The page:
While interviewing for jobs years ago, I met a therapist who primarily treated knee patients. He was looking for an experienced PTA to assist in this specialty. I ultimately declined the generous offer so I could explore other interests. I had difficulty understanding how an experienced therapist would only treat one body part. The human body interconnects, and yes, after knee surgery the muscles and structures are weakened but so are other parts of the body.
When I was an outpatient PTA, the policy was to treat one body part at a time. So although a patient might have upper-body weakness from a disability, we could not address that until the patient's back was better. There were exercises the patient was unable to do to mend his back because his UEs were too weak. I could understand that we simply didn't have the time to treat every body part that was weak and achy on every visit, but it seemed ridiculous not to instruct or send some HEPs home with the patient to strengthen the weakened area.
These and other experiences finally led directly or indirectly to where I am now, in a SNF. I have the freedom to treat the "whole person," provided I stick to the plan of care and address the patient's goals set by the PT. If I see the patient has difficulty with certain arm motions that will ultimately allow him to increase function and attain a goal, I can discuss the issue with the OT and PT. I don't have to wait until the patient's surgery site is at maximum improvement to progress the patient and I usually see greater improvement faster.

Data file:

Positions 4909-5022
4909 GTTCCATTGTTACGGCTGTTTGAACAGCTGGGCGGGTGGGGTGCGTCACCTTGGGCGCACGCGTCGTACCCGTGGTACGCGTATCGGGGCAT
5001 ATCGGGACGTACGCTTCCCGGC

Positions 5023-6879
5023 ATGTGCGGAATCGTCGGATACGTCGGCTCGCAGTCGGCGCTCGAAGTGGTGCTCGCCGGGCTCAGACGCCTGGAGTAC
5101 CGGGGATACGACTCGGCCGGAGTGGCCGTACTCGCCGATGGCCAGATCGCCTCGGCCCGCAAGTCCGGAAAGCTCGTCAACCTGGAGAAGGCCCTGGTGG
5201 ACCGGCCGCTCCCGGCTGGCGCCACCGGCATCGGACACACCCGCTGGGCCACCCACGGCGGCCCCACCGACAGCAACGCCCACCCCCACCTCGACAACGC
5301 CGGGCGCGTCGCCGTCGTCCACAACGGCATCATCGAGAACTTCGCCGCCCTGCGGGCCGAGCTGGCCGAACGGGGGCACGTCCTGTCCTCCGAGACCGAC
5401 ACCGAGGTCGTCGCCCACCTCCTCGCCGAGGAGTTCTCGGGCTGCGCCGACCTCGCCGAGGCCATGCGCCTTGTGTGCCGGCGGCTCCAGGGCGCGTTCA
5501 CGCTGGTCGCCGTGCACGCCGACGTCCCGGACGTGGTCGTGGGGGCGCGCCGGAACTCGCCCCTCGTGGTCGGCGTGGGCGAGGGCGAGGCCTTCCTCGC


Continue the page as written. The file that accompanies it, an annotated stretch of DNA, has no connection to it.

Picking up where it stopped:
Most therapists will see patients with a variety of ailments and treat accordingly, but those who specialize in one area are either setting themselves up for a great niche market or limiting themselves professionally. I have yet to determine which.